Iceland Told the Banks to Pound Sand … And Thereby Saved Its Economy
Iceland told the banks to pound sand. And Iceland’s economy is doing much better than virtually all of the country’s who have let the banks push them around.
Barry Ritholtz noted in May:
Rather than bailout the banks — Iceland could not have done so even if they wanted to — they guaranteed deposits (the way our FDIC does), and let the normal capitalistic process of failure run its course.
They are now much much better for it than the countries like the US and Ireland who did not.
Bloomberg pointed out in February:
Unlike other nations, including the U.S. and Ireland, which injected billions of dollars of capital into their financial institutions to keep them afloat, Iceland placed its biggest lenders in receivership. It chose not to protect creditors of the country’s banks, whose assets had ballooned to $209 billion, 11 times gross domestic product.
“Iceland did the right thing by making sure its payment systems continued to function while creditors, not the taxpayers, shouldered the losses of banks,” says Nobel laureate Joseph Stiglitz, an economics professor at Columbia University in New York. “Ireland’s done all the wrong things, on the other hand. That’s probably the worst model.”
Ireland guaranteed all the liabilities of its banks when they ran into trouble and has been injecting capital — 46 billion euros ($64 billion) so far — to prop them up. That brought the country to the brink of ruin, forcing it to accept a rescue package from the European Union in December.
Countries with larger banking systems can follow Iceland’s example, says Adriaan van der Knaap, a managing director at UBS AG.
“It wouldn’t upset the financial system,” says Van der Knaap, who has advised Iceland’s bank resolution committees.
Arni Pall Arnason, 44, Iceland’s minister of economic affairs, says the decision to make debt holders share the pain saved the country’s future.
“If we’d guaranteed all the banks’ liabilities, we’d be in the same situation as Ireland,” says Arnason, whose Social Democratic Alliance was a junior coalition partner in the Haarde government.
“In the beginning, banks and other financial institutions in Europe were telling us, ‘Never again will we lend to you,’” Einarsdottir says. “Then it was 10 years, then 5. Now they say they might soon be ready to lend again.”
Even the IMF praises Iceland’s strategy:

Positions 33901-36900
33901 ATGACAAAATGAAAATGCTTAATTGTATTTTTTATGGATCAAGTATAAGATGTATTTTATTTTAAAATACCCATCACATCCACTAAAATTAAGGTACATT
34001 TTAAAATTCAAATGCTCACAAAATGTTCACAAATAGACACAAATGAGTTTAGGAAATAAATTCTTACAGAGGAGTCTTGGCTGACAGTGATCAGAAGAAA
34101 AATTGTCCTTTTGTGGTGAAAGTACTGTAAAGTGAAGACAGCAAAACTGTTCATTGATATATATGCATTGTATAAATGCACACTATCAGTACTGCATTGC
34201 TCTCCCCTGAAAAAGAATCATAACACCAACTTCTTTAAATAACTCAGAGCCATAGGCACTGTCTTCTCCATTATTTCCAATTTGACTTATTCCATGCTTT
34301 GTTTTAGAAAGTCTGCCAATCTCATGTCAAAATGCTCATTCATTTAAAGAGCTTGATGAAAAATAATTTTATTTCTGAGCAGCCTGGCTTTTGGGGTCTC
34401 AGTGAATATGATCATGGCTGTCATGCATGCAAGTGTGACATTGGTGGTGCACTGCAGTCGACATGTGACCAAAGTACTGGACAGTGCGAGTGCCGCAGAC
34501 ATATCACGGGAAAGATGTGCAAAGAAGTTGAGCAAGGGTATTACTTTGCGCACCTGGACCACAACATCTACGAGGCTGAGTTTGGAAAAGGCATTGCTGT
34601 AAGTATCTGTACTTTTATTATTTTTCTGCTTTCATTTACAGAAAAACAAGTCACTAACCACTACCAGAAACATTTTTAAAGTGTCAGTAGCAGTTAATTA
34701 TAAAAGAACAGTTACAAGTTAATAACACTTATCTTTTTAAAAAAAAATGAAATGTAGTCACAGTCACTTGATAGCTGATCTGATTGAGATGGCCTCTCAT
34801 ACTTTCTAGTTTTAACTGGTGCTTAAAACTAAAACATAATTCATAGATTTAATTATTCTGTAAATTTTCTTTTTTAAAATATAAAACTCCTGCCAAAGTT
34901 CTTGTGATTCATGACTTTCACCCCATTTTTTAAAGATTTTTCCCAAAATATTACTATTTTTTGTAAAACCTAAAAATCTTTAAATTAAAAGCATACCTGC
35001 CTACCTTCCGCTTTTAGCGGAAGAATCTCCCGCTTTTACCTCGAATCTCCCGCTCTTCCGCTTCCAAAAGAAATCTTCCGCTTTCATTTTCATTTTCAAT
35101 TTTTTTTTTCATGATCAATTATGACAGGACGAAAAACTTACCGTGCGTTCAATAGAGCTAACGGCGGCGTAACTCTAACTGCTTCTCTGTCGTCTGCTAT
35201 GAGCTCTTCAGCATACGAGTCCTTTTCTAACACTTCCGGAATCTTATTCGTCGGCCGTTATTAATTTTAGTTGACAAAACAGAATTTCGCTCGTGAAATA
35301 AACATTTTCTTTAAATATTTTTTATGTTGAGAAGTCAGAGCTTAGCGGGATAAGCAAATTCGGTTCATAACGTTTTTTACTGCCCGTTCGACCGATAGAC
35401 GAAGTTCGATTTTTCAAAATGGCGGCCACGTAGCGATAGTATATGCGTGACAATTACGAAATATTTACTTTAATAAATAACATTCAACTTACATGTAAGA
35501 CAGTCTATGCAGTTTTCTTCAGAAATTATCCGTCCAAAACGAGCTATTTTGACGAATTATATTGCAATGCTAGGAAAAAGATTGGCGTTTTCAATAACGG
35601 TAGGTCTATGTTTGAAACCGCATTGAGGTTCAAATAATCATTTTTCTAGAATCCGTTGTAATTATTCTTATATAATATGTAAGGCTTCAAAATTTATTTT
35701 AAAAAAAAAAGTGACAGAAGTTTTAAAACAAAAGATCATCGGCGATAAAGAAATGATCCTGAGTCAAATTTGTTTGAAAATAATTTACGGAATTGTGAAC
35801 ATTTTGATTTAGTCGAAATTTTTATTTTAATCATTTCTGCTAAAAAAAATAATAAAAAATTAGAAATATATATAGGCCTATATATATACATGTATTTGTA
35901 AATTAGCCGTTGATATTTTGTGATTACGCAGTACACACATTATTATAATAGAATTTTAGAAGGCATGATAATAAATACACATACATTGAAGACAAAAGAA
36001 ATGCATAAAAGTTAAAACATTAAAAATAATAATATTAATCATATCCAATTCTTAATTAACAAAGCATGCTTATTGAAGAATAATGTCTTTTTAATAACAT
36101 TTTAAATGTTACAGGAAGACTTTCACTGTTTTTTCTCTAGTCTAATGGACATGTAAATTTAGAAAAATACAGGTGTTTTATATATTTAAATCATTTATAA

As the first country to experience the full force of the global economic crisis, Iceland is now held up as an example by some of how to overcome deep economic dislocation without undoing the social fabric.
Greece Faces the Same Choice
As Robert Reich notes, the same choice – telling the foreign banks to pound sand or caving in – is now faced by Greece:
Greek Prime Minister George Papandreou decided in favor of democracy yesterday when he announced a national referendum on the draconian budget cuts Europe and the IMF are demanding from Greece in return for bailing it out.
(Or, more accurately, the cuts Europe and the IMF are demanding for bailing out big European banks that have lent Greece lots of money and stand to lose big if Greece defaults on those loans – not to mention Wall Street banks that will also suffer because of their intertwined financial connections with European banks.)
We’ve been here before, remember? Here in the United States, at the end of 2008 and start of 2009. Wall Street had made lots of bad loans, and the question we faced then was whether to bail out the Street.
The difference is, we didn’t hold a referendum. Instead, the Bush administration told Congress the nation risked “economic Armageddon” if it didn’t immediately authorize a giant bailout of the Street – with no strings attached. [Our comment: Indeed, Paulson threatened martial law if the bailouts weren’t approved.] Of course Congress hastily agreed. Hank Paulson, Ben Bernanke, and Tim Geithner (as head of the New York Fed) then doled out the money. And the Obama administration (with Geithner installed as Treasury Secretary) gave out more.
So instead of allowing the Street to live with the consequences of its negligence, we bailed it out – and allowed the Main Streets of America to suffer the consequences.
If Americans had been consulted about the bank bailout, I doubt it would have happened the way it did. [Our comment: Polls showedthat Americans were overwhelmingly against the bailouts. And see this.] At the very least, strict conditions would have been placed on the banks in return for the money. The banks would have had to eat the losses of the predatory mortgages they sold, and help homeowners reduce those mortgages. They’d be required to improve the capitalization of small banks in communities across the country. They’d be forced to accept stringent new regulations, including resurrection of Glass-Steagall. [And see this, this and this.]
But Americans weren’t really consulted. It was an inside job.